*In other words, you can still the mind by restraining thoughts through meditation practice. Witness the self by directing your awareness within and be content within yourself (atma tushti) (Gita 6:20)

Sukhamaatyantikam yattad buddhi graahyamateendriyam;
Vetti yatra na chaivaayam sthitashchalati tattwatah
This (referring to the practice in 6:20) can offer infinite happiness
That is beyond the senses, grasped by the higher intellect (buddhi)
(Having found that) he realizes that this is true happiness and none other.
Being firmly established in that realization, yogi does not deviate from it
(thus, inner content and happiness becomes everlasting)
(Gita 6:21)

Yam labdhwaa chaaparam laabham manyate naadhikam tatah;
Yasmin sthito na duhkhena gurunaapi vichaalyate.

Having gained this state, yogi realizes that no other state is greater than this
When he arrives at this state, even profound sorrow cannot disturb him
(Gita 6:22)

Tam vidyaad duhkhasamyogaviyogam yogasamjnitam;
Sa nishchayena yoktavyo yogo'nirvinna chetasaa

(Then) he recognizes that dissolution (viyoga) of the union with suffering (dukha samyoga) is Yoga
He practices this with determination and unperturbed mind
(Gita 6:23)

Shanaih shanairuparamed buddhyaa dhritigriheetayaa;
Aatmasamstham manah kritwaa na kinchidapi chintayet.

Gradually, little by little, firmly restraining the mind activity, bring the mind to quietude. Focus the mind upon self and not let the thoughts gravitate to any other thoughts
(Gita 6:25)

Yato yato nishcharati manashchanchalamasthiram;
Tatastato niyamyaitad aatmanyeva vasham nayet.

Whenever the restless and unsteady mind wanders away
The meditator should restrain it and bring it within the self (i.e. witness/ observe the self)
(Gita 6:26)

Sparsaan kritwaa bahir baahyaamschakshus chaivaantare bhruvoh;
Praanaapaanau samau kritwaa naasaabhyantara chaarinau.
Expel all external thoughts. Fix the gaze between the eyebrows.
Equalize the outgoing and incoming breaths. Focus on the breath moving within the nostrils,
(Gita 5:27)

Asamyataatmanaa yogo dushpraapa iti me matih;
Vashyaatmanaa tu yatataa shakyo'vaaptumupaayatah.

Yoga is hard to be attained by one of uncontrolled self, but when a self-controlled person strives sincerely and utilizes proper means, he surely attains the state of Yoga (i.e. the Yoga of self).
(Gita 6:36)

Pranayama (Meditation in breath)
Apaane juhwati praanam praane'paanam tathaa'pare;
Praanaapaana gatee ruddhwaa praanaayaamaparaayanaah.
Some offer exhalation (apana) into inhalation (prana) exhalation. Others offer inhalation (prana) into exhalation (apana). Restraining the course of outgoing and incoming breaths (pranapan gati), they are solely absorbed in the breath.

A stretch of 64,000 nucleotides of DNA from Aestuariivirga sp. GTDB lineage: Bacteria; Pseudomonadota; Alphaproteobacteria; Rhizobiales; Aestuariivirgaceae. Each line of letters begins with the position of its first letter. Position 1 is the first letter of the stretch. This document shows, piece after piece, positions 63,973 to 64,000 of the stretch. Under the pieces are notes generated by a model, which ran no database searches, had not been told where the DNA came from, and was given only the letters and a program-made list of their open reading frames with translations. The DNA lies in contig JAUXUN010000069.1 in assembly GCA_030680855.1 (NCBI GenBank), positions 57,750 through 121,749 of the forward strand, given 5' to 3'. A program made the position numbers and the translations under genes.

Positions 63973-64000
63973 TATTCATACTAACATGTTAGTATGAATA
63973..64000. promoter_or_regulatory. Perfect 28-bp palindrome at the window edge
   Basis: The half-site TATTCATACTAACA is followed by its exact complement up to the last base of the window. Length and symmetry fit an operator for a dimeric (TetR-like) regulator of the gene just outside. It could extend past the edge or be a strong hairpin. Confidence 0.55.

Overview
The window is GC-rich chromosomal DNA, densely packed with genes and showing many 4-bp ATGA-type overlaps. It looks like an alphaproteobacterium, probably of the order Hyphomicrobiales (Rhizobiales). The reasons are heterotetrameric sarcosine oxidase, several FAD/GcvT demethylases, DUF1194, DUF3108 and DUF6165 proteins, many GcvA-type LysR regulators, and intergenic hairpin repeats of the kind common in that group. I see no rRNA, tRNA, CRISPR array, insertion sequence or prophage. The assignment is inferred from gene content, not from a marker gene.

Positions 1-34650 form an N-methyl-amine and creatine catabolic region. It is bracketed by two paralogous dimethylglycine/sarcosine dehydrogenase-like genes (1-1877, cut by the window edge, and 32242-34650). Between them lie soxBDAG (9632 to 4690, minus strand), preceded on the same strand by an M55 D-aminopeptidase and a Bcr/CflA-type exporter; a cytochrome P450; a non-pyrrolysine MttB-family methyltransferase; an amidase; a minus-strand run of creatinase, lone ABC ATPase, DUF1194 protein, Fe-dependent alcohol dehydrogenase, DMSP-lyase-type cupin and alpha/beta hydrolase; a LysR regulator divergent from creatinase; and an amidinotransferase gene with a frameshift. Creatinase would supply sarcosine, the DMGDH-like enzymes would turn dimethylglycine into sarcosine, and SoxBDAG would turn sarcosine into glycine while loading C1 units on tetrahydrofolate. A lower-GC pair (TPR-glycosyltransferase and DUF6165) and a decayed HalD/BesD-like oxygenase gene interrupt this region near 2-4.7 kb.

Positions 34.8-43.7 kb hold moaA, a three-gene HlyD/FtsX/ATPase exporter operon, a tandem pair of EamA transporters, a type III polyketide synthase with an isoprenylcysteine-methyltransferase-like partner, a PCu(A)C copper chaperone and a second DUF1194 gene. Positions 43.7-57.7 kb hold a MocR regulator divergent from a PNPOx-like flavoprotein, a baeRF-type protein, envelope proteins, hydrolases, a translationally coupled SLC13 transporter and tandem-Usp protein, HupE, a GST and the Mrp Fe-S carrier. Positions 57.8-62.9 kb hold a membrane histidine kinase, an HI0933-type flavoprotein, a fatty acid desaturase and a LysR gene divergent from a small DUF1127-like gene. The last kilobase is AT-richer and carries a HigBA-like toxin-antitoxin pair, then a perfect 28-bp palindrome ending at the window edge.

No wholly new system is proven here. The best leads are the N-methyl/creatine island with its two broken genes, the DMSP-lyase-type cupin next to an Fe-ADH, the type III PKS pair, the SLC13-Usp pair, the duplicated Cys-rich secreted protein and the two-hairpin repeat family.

(Some yogis focus on the downward flow of inhalation and upward flow of exhalation. Others focus on the upward flow of inhalation and downward flow of exhalation. Still others focus on external/internal retention of breath. These are various ways of meditation/absorption in Pranayama.
(Gita 4:29)

Apare niyataahaaraah praanaan praaneshu juhwati;
Sarve'pyete yajnavido yajnakshapita kalmashaah.

Others after regulating their diet focus on offer breaths into breaths (passively flowing with the flow of the breath as it is naturally occurring, that is, without choosing to actively focus on upward or downward flow of the breath). They all know practice of Pranayama is an act of sacrifice and their sins/sufferings are destroyed by this sacrifice
(Gita 4:30)

Concluding Remarks

Krishna, the incarnation of God is regarded by many Indians the greatest yogi of all times that ever walked in flesh and blood on this planet. Arjuna, one of the greatest warriors and accomplished yogi and master of yoga nidra, often referred to as, "Gudakesh," (Gudak=sleep, Ish=master) that is, one who has mastered sleep. In Gita, Krishna enlightens Arjuna about the major streams of yoga including Bhaktiyoga, Rajyoga, Karmayoga, Gyanyoga and Dhyanayoga. Over the last thirty centuries scholars, philosophers and pundits have studied Gita for insights into Vedanta (essence of Veda), Samkhya and Yoga. Gita has been studied, chanted and sung by millions of householders in India.

Many may find my selection of verses extremely limited. I encourage them to study the full text of Gita and discover for themselves its wealth and wisdom. They will find an enormous array of resources for Gita study. There are over two hundred translations of Gita in English language alone and hundreds of commentaries to assist them in savoring the depth and richness of it.

But my objective in selecting these verses was extremely limited. I wanted to reach out to those who might not have the time or might be intimidated by yet another whole new text from a foreign language. Others might have been hesitant to study a religious scripture of another faith. Therefore, I selected a few non-sectarian, non-esoteric verses that offer the "nuts and bolts" of meditation practice from Gita so all of us can have them for our ready reference.

Please note that in my compilation of the verses on meditation, conspicuously absent are the verses pertaining to devotional meditation, which indeed are superbly beautiful and can be instrumental in accessing the deepest level of absorption into the Divine. If you feel deprived of them which undoubtedly some of you would, I invite you to "feast" on them in your local library or the next bookstore you pass by.

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Copyright 2010, Mind Publications 
Posted November 2010